The Index picks the amt

  15. @SAM: Ahhhh….where it shines is that with a pure boolean approach you can’t find the kth smallest number in an array excluding zeros, but with the IF approach you can, because SMALL ignores anything that evaluates to FALSE. O

    So say we want to return the 2nd largest number in the array {1,2,3,4,5} that exceeds 2. We can test which numbers are of interest with this:


    …which returns ={FALSE,FALSE,TRUE,TRUE,TRUE}.

    We can pinpoint the position in this matrix where this is true by doing this:


    …which returns ={0,0,3,4,5}

    But when we try to find the 2nd smallest number of interest, things get ugly.


    …returns 0.

    Whereas if we use an IF statement, like this:


    …which returns ={FALSE,FALSE,3,4,5}, then when we wrap a SMALL function around that, it ignores the FALSE items, and returns 4

    And while you could always substitute those zeros out in the non IF approach like this:


    …it’s damn messy.

    So okay, I’ll use it for that. But nuttin else ;-)

  16. One more way to get the 2nd instance of ABB without using IF.



  17. Sorry forgot to use the tag code.



  18. @Sam: Another time when I guess you need an IF is when you WANT to return an error when a certain condition is met, such as this:


    I can’t think how you’d easily do this without an IF.
    So all right, all right…I’ll use it for that. But nuttin else, including your example above. Clumsy, this? Phoohey



    Monty Python anyone? All right… all right… but apart from better sanitation and medicine and education and irrigation and public health and roads and a freshwater system and baths and public order… what have the Romans done for us?

  19. @Elias: That’s genius. Thanks for sharing…I’m sure I can put it to good use.

  20. @Elias: …although it does rely on the data being sorted ascending. But I still love your COUNTIF clause:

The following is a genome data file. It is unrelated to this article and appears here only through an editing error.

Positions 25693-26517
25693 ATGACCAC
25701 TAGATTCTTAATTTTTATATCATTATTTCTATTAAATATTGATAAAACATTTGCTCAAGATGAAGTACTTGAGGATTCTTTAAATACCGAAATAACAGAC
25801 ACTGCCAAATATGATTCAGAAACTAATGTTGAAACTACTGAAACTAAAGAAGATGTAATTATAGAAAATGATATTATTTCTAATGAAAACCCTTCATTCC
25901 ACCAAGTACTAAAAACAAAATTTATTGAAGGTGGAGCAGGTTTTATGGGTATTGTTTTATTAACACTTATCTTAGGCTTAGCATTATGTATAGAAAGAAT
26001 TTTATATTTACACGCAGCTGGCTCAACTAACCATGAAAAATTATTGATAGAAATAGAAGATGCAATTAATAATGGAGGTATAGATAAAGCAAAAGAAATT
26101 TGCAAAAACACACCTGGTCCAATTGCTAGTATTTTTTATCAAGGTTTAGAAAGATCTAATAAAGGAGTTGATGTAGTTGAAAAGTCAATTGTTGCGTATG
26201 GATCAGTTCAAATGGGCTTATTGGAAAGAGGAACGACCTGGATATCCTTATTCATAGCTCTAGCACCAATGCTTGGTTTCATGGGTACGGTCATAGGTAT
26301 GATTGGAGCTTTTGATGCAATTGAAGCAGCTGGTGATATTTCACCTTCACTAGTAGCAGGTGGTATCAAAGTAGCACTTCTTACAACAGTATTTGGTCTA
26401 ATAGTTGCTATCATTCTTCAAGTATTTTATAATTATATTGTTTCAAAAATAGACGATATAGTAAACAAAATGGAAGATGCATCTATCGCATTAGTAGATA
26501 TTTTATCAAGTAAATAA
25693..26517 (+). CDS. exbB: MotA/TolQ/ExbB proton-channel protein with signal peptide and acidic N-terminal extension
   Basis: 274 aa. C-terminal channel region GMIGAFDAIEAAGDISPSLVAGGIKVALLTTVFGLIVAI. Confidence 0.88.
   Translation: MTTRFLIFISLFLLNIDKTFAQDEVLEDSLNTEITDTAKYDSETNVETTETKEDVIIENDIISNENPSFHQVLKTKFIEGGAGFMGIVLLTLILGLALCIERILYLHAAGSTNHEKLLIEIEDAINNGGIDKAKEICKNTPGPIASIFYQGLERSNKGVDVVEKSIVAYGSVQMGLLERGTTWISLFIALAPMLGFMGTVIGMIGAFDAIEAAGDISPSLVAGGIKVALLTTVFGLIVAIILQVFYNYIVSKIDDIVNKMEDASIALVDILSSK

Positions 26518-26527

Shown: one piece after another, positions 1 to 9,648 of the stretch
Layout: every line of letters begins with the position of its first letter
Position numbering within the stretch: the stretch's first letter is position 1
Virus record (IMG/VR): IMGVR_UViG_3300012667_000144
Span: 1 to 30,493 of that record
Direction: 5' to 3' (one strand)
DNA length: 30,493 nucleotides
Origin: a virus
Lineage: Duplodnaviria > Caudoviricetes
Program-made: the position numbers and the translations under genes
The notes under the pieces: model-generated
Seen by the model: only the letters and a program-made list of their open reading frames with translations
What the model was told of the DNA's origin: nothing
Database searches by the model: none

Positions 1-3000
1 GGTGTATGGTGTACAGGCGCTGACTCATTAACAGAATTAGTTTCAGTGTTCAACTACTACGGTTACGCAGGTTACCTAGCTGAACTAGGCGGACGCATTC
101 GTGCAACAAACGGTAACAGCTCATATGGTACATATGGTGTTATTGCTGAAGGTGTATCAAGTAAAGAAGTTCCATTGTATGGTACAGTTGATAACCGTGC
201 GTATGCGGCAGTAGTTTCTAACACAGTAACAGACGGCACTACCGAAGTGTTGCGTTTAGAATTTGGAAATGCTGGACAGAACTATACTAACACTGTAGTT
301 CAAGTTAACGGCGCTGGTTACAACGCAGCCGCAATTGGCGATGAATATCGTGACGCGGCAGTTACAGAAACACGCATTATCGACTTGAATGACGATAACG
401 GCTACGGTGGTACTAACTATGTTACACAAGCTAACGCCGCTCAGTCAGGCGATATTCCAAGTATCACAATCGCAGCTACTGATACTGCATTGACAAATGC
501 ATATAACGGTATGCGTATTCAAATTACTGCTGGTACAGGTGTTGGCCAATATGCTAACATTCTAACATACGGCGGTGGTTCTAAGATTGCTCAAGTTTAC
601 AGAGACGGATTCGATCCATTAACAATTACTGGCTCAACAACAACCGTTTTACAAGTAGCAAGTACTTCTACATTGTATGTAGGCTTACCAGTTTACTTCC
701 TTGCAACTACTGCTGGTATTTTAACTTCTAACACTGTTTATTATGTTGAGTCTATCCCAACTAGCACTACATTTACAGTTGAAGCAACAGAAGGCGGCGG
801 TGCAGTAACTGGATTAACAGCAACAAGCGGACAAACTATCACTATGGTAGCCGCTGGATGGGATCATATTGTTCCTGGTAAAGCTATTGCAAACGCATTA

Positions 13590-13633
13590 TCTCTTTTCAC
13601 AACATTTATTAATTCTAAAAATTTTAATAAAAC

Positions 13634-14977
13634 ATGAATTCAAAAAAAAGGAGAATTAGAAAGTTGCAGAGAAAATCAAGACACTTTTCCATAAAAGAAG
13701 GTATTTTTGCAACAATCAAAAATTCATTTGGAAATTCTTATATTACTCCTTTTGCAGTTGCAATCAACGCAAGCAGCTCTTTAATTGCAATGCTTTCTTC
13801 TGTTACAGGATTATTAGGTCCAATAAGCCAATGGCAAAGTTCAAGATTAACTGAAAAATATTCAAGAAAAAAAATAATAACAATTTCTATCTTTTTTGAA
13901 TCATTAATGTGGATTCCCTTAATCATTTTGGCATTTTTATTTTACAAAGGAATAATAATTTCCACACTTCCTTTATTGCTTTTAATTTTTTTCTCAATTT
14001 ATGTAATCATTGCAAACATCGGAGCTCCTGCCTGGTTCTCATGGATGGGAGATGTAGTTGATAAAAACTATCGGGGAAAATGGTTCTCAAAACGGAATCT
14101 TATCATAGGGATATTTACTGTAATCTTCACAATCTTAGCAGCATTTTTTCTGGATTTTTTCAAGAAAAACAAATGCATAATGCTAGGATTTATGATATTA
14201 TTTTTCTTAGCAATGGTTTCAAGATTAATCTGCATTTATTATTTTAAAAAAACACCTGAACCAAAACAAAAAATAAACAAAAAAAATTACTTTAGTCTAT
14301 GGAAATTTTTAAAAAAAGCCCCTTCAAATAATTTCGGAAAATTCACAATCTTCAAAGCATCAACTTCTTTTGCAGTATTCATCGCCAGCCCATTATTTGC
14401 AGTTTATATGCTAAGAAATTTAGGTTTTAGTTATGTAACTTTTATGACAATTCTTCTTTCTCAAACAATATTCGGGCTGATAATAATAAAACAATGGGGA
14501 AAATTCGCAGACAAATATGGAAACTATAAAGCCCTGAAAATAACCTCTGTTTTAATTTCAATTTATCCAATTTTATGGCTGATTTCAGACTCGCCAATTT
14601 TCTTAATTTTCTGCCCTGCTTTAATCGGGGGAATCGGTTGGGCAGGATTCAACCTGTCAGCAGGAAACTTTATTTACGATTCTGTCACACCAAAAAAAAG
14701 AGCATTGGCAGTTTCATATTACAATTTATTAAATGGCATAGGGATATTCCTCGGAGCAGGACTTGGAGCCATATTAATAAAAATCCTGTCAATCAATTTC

21. Actually, I take back my thought that IF is probably the only way to intentionally and conditionally introduce errors such as #N/A into a range.

    Say we’ve got the following numbers in A1:A5, and we want to plot the ones over 30 on a graph, while not plotting the others via introducing an #N/A error.


    We could use this:


    …but we could also skip the IF and use this:


    So to quote a misquote, “IF eunt domus” (more Monty Python)

  22. @Reuvain. Thanks, for your comment. Sorry I didn’t reply earlier.

    @Jeff. It’s always a pleasure to receive a positive comment, especially IF it comes from the Hero.


  23. @Elias: Second the Genius for N+Countif(Client,”ABB”)
    @Jeff : Data need not be sorted

  24. @Jeff,
    I like your method of using the MATCH function to introduce the errors.

    In Excel 2010 there is a new function called AGGREGATE which is like SUBTOTAL on steroids. One of its parameters let you ignore errors when calculating “aggregates”. With this in mind you can put the conditional array in the denominator so that it will throw a #DIV/0 error if the condition is false. So in your example with the numeric array, instead of the messy version


    you could instead use

    =AGGREGATE(15, 6, {1,2,3,4,5} / ({1,2,3,4,5}>2), 2)